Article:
and that she did not protect us from OUR ENEMIES on OUR ACCOUNT. that in conjunction they might bid defiance to the world. A man born in any town in England divided into parishes. he drops the narrow idea of a street. and half the peers of England are descendants from the same country. Let Britain waive her pretensions to the Continent. or only partly so. and salutes him by the name of TOWNSMAN. say some. if I may so call it.Common Sense Alas! we have been long led away by ancient prejudices and made large sacrifices to superstition. that the same tyranny which drove the first emigrants from home.e. wherefore. It hath lately been asserted in parliament. Africa. But. we forget the narrow limits of three hundred and sixty miles (the extent of England) and carry our friendship on a larger scale. It is pleasant to observe by what regular gradations we surmount the force of local prejudices. Holland. I reprobate the phrase of Parent or Mother Country applied to England only. Britain. our enemies as AMERICANS. or Europe. their local remembrance would be enlarged into that of ENGLISHMEN. Distinctions too limited for Continental minds. and calls him COUNTRYMAN. what does it amount to? Nothing. neither do the expressions mean anything. for England. Wherefore. town. or Sweden. but as our being the SUBJECTS OF GREAT BRITAIN. stand in the same places on the larger scale. and we should be at peace with France and Spain. nor savages make war upon their families. for this continent would never suffer itself to be drained of inhabitants. from those who had no quarrel with us on any OTHER ACCOUNT. and the phrase PARENT OR MOTHER COUNTRY hath been jesuitically adopted by the King and his parasites. but it is the nearest and only true way of proving enmity (or enemyship. of the present line (William the Conqueror) was a Frenchman. are COUNTRYMEN. are sister Colonies by the way of England. nor perhaps ever will be. and triumph in the generosity of the sentiment. England ought to be governed by France. In this extensive quarter of the globe. turns to her reproach. will naturally associate most with his fellow parishioners (because their interests in many cases will be common) and distinguish him by the name of NEIGHBOR. we claim brotherhood with every European Christian. with a low papistical design of gaining an unfair bias on the credulous weakness of our minds. if he travel out of the county and meet him in any other. admitting that we were all of English descent. or any other part of EUROPE. if he meet him but a few miles from home. and who will always be our enemies on the SAME ACCOUNT. to support the British arms in either Asia. as we enlarge our acquaintance with the World. that Pennsylvania and the Jerseys and so on for the rest. if true. Europe. The first king of England. are of English descent. COUNTYMAN. but from HER ENEMIES on HER OWN ACCOUNT. the fate of war is uncertain. as being false. when compared with the whole. We have boasted the protection of Great Britain. he forgets the minor divisions of street and town. But this is mere presumption. © The Electronic Books Foundation 16 . Even brutes do not devour their young. the assertion.) France and Spain never were. even of this province. i. being now an open enemy. i. all Europeans meeting in America. but if in their foreign excursions they should associate in France. without considering. or the Continent throw off the dependence. that the Colonies have no relation to each other but through the Parent Country. but it happens not to be true. but from the cruelty of the monster.e. Hither have they fled. Not one third of the inhabitants. And by a just parity of reasoning. were they at war with Britain. and county do on the smaller ones. and it is so far true of England. selfish. Wherefore. extinguishes every other name and title: and to say that reconciliation is our duty. Then the more shame upon her conduct. narrow and ungenerous. which the divisions of street. But Britain is the parent country. Germany. by the same method of reasoning. is the parent country of America. this is certainly a very roundabout way of proving relationship. [Pennsylvania]. Much hath been said of the united strength of Britain and the Colonies. and not England. or any other quarter of the globe. is truly farcical. not from the tender embraces of the mother. that her motive was INTEREST not ATTACHMENT. This new World hath been the asylum for the persecuted lovers of civil and religious liberty from EVERY PART of Europe. The miseries of Hanover last war ought to warn us against connections. pursues their descendants still.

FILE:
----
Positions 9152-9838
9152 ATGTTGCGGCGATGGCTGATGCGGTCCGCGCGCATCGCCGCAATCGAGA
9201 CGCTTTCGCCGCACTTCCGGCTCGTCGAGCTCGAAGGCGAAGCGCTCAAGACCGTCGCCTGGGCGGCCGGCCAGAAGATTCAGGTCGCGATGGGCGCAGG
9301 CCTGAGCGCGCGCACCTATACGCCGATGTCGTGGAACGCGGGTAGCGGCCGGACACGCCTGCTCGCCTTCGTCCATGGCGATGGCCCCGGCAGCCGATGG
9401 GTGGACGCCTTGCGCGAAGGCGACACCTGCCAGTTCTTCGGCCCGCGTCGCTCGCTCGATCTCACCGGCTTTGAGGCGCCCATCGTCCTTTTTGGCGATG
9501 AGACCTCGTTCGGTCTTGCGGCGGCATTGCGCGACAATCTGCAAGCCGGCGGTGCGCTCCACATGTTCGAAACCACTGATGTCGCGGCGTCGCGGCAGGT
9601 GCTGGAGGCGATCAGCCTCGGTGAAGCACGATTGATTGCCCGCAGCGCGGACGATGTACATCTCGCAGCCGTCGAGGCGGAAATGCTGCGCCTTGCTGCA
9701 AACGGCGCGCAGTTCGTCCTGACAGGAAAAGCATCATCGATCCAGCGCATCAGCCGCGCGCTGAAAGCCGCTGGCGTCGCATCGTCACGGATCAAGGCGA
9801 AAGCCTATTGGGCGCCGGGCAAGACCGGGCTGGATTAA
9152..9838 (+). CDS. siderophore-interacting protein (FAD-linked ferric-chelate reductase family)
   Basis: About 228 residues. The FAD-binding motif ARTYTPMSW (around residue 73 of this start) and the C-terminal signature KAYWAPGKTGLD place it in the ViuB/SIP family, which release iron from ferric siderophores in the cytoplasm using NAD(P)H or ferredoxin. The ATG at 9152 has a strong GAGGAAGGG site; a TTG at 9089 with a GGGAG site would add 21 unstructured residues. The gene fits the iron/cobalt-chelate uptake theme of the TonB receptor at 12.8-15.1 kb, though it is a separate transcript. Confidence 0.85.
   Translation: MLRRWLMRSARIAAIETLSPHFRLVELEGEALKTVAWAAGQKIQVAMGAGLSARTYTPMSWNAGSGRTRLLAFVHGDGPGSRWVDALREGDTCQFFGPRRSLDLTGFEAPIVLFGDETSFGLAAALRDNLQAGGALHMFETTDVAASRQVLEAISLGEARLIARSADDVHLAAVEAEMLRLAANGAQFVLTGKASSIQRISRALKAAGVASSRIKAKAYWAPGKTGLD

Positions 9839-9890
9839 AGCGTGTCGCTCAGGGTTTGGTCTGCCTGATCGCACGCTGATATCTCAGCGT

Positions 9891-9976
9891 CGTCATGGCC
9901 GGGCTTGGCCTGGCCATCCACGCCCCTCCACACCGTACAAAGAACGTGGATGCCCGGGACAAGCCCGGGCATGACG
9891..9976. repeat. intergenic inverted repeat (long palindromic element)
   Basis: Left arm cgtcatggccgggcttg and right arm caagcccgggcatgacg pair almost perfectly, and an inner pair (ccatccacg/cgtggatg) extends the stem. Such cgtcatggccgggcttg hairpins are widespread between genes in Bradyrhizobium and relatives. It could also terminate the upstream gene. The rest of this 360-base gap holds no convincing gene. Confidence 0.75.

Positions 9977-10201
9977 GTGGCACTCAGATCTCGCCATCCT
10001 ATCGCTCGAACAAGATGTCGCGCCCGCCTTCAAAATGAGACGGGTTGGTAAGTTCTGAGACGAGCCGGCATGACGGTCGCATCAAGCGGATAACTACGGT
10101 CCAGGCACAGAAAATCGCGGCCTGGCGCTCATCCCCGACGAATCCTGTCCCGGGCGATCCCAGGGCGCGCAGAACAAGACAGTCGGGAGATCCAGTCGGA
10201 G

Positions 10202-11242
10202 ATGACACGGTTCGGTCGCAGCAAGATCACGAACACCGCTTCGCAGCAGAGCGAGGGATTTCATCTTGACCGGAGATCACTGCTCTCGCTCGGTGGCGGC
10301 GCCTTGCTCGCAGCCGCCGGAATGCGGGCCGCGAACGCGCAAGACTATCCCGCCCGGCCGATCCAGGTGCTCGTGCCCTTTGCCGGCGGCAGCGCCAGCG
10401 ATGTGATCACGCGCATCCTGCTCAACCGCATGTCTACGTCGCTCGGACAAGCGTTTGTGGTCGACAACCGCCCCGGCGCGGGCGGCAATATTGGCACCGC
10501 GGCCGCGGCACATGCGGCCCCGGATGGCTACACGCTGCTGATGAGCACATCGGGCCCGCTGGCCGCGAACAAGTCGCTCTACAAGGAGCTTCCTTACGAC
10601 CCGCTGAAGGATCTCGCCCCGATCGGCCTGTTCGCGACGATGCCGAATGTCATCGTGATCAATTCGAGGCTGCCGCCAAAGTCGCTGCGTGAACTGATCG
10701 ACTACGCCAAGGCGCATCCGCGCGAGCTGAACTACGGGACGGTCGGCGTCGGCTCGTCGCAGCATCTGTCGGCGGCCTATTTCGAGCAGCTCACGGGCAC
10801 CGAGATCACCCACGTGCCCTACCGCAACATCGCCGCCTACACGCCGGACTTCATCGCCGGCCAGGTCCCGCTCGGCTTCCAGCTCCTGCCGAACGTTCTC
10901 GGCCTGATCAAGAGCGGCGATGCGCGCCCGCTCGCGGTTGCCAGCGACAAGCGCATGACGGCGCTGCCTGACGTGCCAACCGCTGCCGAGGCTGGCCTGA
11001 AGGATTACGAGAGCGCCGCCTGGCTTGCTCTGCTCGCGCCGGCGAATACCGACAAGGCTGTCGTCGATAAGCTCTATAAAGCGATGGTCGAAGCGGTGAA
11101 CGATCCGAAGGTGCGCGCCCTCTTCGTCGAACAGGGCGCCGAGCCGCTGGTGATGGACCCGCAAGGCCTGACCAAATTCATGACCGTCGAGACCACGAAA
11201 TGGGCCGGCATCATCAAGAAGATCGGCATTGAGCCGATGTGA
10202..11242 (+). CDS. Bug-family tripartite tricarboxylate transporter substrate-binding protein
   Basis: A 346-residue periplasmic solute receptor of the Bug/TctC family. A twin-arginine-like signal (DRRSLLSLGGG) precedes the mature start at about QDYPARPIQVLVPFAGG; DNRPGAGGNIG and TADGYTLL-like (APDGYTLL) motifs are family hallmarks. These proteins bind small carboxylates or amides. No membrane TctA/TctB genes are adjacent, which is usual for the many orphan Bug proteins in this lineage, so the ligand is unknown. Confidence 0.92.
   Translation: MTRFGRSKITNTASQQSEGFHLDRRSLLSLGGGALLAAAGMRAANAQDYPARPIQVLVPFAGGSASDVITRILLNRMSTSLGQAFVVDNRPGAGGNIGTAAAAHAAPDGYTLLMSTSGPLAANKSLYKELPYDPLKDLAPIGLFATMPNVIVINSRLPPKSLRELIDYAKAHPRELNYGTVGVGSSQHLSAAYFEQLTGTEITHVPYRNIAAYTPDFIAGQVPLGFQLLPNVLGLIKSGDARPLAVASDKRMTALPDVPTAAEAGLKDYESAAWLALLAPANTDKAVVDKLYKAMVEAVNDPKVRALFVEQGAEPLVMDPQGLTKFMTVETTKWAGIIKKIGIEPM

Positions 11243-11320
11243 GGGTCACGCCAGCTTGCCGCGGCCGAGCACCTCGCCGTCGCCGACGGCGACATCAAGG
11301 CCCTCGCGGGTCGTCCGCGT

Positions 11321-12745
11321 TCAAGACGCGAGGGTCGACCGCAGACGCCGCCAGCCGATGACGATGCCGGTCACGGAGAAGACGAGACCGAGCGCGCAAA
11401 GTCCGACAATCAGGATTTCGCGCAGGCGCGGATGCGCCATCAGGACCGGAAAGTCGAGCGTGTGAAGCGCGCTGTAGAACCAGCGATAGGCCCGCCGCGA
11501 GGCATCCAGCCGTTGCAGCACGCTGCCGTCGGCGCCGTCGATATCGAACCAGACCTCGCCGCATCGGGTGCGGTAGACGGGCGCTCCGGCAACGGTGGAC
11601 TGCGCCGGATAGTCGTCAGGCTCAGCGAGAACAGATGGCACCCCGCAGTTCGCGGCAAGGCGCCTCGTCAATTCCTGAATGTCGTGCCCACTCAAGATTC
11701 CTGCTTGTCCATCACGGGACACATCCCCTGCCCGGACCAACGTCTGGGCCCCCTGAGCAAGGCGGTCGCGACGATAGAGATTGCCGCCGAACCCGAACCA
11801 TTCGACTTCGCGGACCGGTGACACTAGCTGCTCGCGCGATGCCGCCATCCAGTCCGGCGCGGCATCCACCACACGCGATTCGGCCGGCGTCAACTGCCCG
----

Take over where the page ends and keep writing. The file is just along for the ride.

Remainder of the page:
which she never can do. and should it not. The time likewise at which the Continent was discovered. Endangered by the fire of their friends if they continue within the city and plundered by the soldiery if they leave it. any submission to. while. Every thing that is right or reasonable pleads for separation. The authority of Great Britain over this continent. Great Britain. the trade of America goes to ruin. will be the cause of more calamities to this Continent than all the other three. we should take our children in our hand. have now no other alternative than to stay and starve. was never the design of Heaven. and a certain set of moderate men who think better of the European world than it deserves. 'TIS TIME TO PART. and set us at variance with nations who would otherwise seek our friendship. is a form of government. the advocates for reconciliation now will be wishing for separation then. But the injuries and disadvantages which we sustain by that connection. Europe is too thickly planted with Kingdoms to be long at peace. we ought to form no partial connection with any part of it. It is the good fortune of many to live distant from the scene of present sorrow. under the painful and positive conviction that what he calls "the present constitution" is merely temporary. the weeping voice of nature cries. who are not to be trusted. we ought to do the work of it. well attended to. and against whom we have neither anger nor complaint. and fix our station a few years farther into life. which sooner or later must have an end: And a serious mind can draw no true pleasure by looking forward. Our corn will fetch its price in any market in Europe. Her trade will always be a protection. Interested men. As Europe is our market for trade. she is made the makeweight in the scale of British politics. not a single advantage is derived. The inhabitants of that unfortunate city who but a few months ago were in ease and affluence. tends directly to involve this Continent in European wars and quarrels. I repeat the challenge. when home should afford neither friendship nor safety. encreases the force of it. knowing that this government is not sufficiently lasting to ensure any thing which we may bequeath to posterity: And by a plain method of argument. and that. The Reformation was preceded by the discovery of America: As if the Almighty graciously meant to open a sanctuary to the persecuted in future years. The next war may not turn out like the last. by an ill-judged deliberation. yet I am inclined to believe. or dependence on. adds weight to the argument.Thomas Paine Besides. and her barrenness of gold and silver secure her from invaders. we can have no joy. are without number. as well as to ourselves. BECAUSE OF HER CONNECTION WITH BRITAIN. and our duty to mankind at large. otherwise we use them meanly and pitifully. because it is the interest of all Europe to have America a free port. 17 . In order to discover the line of our duty rightly. that all those who espouse the doctrine of reconciliation. prejudiced men who will not see. weak men who CANNOT see. and whenever a war breaks out between England and any foreign power. what have we to do with setting the world at defiance? Our plan is commerce. It is the true interest of America to steer clear of European contentions. may be included within the following descriptions. and this last class. instruct us to renounce the alliance: because. will secure us the peace and friendship of all Europe. in their present situation they are prisoners without the hope of redemption. Even the distance at which the Almighty hath placed England and America is a strong and natural proof that the authority of the one over the other. and our imported goods must be paid for buy them where we will. as we are running the next generation into debt. Though I would carefully avoid giving unnecessary offence. and instruct us for ever to renounce a power in whom we can have no trust. that seat of wretchedness will teach us wisdom. The blood of the slain. I challenge the warmest advocate for reconciliation to show a single advantage that this continent can reap by being connected with Great Britain. that eminence will present a prospect which a few present fears and prejudices conceal from our sight. because neutrality in that case would be a safer convoy than a man of war. or turn out to beg. the evil is not sufficiently brought to their doors to make them feel the precariousness with which all American property is possessed. and in a general attack for their relief they would be exposed to the fury of both armies. As parents. But let our imaginations transport us a few moments to Boston. and the manner in which it was peopled. by her dependence on Britain.